Test Bank Seidel's Guide To Physical Examination,9th Edition

$45.00
Test Bank Seidel's Guide To Physical Examination,9th Edition

Test Bank Seidel's Guide To Physical Examination,9th Edition

$45.00
Test Bank Seidel's Guide To Physical Examination,9th Edition

This question would limit the information in the patient’s answer. The other choices allow the patient more discretion about the extent of an answer.

TOP: Discipline: Behavioral Science MSC: Organ System: General

; Which action would best promote accurate translations as well as confidentiality when the caregiver does not speak the patient’s language?

a.

Ask a person unfamiliar with the patient to translate.

b.

Have a friend of the patient translate.

c.

Ask simple leading questions that the patient may understand.

d.

Use a neighbor as translator.

e.

Involve the family with the translation.

ANS: A

When you do not speak the patient’s language, family members or friends may pose a communication barrier and may have issues of confidentiality; a stranger as an interpreter is less biased.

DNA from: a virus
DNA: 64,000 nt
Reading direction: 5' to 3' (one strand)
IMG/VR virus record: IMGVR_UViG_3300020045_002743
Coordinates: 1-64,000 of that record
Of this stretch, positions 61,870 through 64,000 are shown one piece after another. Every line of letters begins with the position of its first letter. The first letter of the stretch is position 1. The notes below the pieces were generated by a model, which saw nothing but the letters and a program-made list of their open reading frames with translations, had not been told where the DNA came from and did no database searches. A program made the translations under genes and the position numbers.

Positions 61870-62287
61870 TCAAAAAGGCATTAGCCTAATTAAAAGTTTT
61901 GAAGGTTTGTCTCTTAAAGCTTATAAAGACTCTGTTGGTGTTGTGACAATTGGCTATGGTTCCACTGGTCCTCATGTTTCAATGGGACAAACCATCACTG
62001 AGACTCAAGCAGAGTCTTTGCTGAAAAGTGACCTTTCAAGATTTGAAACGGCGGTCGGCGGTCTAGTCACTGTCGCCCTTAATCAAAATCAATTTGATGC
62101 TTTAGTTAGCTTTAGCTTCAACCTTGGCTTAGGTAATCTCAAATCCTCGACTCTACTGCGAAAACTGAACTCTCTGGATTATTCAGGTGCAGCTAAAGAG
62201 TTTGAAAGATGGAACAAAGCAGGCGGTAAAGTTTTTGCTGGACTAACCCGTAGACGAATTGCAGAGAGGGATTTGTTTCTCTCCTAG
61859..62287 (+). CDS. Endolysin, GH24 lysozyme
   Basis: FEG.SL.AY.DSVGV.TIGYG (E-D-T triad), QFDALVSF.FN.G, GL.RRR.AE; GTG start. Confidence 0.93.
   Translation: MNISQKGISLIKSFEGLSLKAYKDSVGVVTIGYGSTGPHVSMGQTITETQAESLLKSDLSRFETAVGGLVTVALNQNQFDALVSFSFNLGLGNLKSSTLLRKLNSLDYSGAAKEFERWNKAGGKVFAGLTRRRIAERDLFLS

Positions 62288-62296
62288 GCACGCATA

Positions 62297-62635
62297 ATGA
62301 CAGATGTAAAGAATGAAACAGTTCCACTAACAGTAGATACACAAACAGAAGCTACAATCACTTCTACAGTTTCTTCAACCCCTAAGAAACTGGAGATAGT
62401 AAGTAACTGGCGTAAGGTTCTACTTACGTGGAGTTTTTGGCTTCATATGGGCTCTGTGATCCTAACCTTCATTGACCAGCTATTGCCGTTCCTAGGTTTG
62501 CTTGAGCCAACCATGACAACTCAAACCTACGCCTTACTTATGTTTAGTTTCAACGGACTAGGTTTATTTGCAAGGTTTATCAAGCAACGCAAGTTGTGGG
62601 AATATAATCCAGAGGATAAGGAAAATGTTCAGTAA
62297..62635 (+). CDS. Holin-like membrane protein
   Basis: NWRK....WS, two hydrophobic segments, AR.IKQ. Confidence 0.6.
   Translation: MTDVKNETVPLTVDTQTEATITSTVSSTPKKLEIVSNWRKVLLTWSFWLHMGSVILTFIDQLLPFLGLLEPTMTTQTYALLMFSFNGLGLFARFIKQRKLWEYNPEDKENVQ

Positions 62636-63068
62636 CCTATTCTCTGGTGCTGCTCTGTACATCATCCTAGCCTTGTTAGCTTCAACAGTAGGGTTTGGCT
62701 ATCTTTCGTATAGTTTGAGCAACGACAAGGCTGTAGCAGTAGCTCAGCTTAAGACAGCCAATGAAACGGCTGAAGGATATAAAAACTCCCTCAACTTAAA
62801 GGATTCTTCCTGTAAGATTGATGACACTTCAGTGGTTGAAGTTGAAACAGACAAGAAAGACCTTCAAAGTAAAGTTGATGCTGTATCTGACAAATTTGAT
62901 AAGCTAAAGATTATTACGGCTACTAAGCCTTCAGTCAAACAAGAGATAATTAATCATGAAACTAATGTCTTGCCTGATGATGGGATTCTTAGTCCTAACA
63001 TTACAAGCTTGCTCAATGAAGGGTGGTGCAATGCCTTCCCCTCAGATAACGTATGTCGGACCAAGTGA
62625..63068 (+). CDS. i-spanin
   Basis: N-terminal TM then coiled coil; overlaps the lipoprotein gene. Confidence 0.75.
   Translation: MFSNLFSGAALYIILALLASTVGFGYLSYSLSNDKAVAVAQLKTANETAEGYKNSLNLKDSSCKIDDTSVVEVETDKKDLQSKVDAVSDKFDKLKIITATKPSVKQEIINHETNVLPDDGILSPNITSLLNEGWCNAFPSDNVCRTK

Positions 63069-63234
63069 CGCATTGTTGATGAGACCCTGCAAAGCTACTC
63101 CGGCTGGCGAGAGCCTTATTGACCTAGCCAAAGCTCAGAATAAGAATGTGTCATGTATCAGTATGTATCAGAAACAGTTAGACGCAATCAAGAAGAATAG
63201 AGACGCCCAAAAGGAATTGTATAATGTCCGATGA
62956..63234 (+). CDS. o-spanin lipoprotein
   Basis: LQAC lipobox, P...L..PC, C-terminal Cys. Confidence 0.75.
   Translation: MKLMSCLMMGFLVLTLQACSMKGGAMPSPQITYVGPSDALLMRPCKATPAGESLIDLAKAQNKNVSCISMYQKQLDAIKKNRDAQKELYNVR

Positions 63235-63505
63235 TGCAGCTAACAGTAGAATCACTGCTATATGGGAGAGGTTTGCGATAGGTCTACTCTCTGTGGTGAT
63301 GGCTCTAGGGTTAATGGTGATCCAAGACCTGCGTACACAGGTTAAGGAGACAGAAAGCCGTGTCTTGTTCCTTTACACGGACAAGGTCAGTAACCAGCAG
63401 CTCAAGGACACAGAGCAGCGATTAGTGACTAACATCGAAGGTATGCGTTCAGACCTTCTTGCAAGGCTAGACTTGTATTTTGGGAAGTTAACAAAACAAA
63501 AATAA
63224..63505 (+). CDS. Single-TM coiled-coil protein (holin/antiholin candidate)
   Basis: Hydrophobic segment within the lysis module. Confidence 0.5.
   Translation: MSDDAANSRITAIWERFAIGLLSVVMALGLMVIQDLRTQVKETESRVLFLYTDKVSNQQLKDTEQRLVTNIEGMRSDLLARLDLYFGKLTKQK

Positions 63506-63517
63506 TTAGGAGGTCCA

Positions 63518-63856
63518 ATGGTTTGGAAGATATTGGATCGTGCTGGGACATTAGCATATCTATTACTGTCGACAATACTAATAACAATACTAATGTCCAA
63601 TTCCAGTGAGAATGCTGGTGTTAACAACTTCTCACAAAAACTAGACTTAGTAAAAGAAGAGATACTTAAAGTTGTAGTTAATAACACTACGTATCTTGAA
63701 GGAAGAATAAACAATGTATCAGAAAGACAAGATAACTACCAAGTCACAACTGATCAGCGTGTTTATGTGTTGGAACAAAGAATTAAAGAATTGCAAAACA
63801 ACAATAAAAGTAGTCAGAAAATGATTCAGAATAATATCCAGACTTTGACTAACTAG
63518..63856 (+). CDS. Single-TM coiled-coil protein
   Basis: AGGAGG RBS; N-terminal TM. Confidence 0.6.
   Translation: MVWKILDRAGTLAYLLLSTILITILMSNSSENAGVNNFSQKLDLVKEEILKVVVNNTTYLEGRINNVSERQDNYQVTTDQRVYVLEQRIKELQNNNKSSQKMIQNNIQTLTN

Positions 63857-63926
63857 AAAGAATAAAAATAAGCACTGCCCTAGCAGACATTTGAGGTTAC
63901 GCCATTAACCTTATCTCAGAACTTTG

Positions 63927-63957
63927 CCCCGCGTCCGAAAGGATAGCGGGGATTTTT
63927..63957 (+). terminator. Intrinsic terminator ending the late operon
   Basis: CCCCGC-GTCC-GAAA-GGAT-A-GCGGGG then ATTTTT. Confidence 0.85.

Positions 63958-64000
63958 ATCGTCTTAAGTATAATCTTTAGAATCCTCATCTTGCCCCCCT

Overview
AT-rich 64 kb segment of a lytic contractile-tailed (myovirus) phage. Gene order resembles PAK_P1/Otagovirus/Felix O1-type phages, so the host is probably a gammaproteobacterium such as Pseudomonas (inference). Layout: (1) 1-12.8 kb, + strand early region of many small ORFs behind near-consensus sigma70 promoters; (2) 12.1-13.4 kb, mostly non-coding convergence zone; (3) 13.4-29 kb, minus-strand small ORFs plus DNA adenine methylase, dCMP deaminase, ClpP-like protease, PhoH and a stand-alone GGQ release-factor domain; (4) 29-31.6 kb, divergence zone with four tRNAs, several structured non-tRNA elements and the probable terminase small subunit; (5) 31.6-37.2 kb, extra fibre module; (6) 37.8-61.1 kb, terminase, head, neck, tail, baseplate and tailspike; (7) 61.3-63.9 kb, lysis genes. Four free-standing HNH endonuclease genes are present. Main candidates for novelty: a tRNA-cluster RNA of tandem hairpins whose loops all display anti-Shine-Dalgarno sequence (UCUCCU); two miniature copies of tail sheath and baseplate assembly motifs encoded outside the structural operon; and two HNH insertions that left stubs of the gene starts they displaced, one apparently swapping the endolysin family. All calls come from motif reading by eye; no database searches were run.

TOP: Discipline: Behavioral Science MSC: Organ System: General

; Periods of silence during the interview can serve important purposes, such as:

a.

allowing the clinician to catch up on documentation.

b.

giving you a clue that you should speed up the interview.

c.

providing time for reflection.

d.

increasing the length of the visit.

e.

promoting a calm environment.

ANS: C

Silence is a useful tool during interviews for the purposes of reflection, summoning of courage, and displaying compassion. It is usually a clue for you to go slower and not to push too hard.

TOP: Discipline: Behavioral Science MSC: Organ System: General

; Which technique is most likely to result in the patient’s understanding of questions?

a.

Use phrases that are commonly used by other patients in the area.